Their first vehicle was a two-seater vehicle powered by a three-cylinder, two-stroke engine that displaced 2.2-liters. A few years later, a four-stroke, four-cylinder model was offered. A six-cylinder unit became available by 1914. Four-cylinders would be apart of the Paige line-up until 1916, when the company focused solely on their 3.7 and 4.9-liter sixes.

The company's most famous automobile was the Paige Daytona, built between 1922 through 1926. It was a sporty, 6-liter car that (in proper guise) set many speed records. The engines were Continental units that had a stroke of 5-inches and a bore that measured 3.75-inches. The block and cylinder head were constructed from iron while the crankcase was from lightweight aluminum. The crankshaft featured adjustable pressure oil feed driven by a gear pump that provided the lubrication. It engines breathed through Rayfield carburetors, had an L-head design, and had fully-enclosed and lubricated valves. Equally impressive were the gearboxes, which were among the finest built of the era. They were three-speed Warner non-synchromesh units that had a reputation for their ease of use, reliability, and quietness.

The Daytona 6-66 Speedsters were advertised as the 'World's Fastest Car'. Their claim was reinforced when a stripped production car exceeded 100 miles per hour at the Daytona sand-beach track. In doing so, it broke every stock car record for speed after traveling a mile in a mere 35.01 seconds at a speed of 102.8 miles an hour.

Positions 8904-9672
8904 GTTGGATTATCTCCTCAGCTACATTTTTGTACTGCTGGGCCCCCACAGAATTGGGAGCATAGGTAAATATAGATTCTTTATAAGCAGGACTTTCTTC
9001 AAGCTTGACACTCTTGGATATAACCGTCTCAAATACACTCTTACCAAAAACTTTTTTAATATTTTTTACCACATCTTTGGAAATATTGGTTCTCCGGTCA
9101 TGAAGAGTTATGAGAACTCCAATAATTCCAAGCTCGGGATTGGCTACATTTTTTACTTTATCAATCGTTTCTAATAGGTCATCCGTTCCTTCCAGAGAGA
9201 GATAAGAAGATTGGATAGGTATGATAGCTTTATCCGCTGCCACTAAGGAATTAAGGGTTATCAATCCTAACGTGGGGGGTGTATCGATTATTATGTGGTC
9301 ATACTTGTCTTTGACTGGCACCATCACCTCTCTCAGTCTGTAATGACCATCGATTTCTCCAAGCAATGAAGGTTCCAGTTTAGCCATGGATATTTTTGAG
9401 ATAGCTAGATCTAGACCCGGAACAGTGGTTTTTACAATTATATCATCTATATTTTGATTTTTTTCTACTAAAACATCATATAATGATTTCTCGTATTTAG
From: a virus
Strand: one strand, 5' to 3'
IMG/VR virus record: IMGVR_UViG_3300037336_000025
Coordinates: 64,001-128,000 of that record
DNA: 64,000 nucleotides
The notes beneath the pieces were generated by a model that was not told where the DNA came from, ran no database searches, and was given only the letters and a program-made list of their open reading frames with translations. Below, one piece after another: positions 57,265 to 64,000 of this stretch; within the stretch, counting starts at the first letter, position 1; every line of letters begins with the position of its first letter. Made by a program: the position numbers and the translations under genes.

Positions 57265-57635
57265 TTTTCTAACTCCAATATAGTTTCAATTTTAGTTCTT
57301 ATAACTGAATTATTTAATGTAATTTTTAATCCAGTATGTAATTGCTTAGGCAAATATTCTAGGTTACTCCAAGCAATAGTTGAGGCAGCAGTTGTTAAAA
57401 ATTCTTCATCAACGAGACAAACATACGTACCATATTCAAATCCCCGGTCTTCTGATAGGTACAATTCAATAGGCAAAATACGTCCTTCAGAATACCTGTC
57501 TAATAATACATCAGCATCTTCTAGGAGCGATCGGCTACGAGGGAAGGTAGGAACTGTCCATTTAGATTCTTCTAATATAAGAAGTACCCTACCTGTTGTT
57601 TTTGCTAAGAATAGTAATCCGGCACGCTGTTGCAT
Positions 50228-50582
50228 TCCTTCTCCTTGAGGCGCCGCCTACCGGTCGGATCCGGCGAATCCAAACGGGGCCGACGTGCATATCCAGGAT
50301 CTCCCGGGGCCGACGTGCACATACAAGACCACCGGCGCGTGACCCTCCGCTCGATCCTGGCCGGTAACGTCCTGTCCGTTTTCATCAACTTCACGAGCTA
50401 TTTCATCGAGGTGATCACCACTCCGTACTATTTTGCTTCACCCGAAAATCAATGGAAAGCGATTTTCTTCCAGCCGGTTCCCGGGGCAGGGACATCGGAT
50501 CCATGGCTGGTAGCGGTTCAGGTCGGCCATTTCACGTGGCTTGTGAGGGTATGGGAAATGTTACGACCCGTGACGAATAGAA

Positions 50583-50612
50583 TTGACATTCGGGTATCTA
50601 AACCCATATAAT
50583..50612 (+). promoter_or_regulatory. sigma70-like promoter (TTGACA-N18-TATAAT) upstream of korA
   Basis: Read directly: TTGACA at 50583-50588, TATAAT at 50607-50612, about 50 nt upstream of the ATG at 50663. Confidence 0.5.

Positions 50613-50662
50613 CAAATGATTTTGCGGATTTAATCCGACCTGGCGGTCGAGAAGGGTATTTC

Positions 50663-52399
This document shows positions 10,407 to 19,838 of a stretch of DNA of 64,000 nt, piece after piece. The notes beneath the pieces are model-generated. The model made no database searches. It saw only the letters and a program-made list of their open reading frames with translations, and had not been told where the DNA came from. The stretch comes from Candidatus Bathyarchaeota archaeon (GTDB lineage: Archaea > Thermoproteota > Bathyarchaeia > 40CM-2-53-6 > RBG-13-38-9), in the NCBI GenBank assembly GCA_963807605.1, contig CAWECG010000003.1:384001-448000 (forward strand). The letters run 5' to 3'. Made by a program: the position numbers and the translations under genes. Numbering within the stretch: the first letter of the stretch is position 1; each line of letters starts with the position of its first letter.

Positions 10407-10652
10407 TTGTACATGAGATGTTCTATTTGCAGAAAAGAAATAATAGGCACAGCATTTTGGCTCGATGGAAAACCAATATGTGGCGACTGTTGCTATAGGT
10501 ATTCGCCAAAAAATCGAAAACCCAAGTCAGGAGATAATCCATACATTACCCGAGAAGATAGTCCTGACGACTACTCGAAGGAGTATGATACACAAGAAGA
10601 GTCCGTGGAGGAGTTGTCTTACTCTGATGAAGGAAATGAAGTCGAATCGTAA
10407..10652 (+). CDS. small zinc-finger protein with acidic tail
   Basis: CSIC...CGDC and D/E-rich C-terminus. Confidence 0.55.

A low-cost alternative was also produced, called the Jewett.

Following on the coat-tails of its sporty sibling, an eight-cylinder unit was added in 1927.

The Graham brothers were successful businessman who had made a sizeable fortune in the manufacture of glass bottles. They later began building kits for modifying vehicles into trucks. This led to the manufacture of their own line of trucks which was later purchased by Dodge in 1925.

In 1927, the Graham brothers purchased the Paige-Detroit Motor Company for four million dollars. The following year, Paige-Detroit cars became known as Graham-Paiges. For several years, trucks were added to the lineup, but this was short-lived as Dodge had a non-competition agreement with the Graham Brothers which meant Paige-Detroit had to cease production of trucks.


By Daniel Vaughan | Jul 2008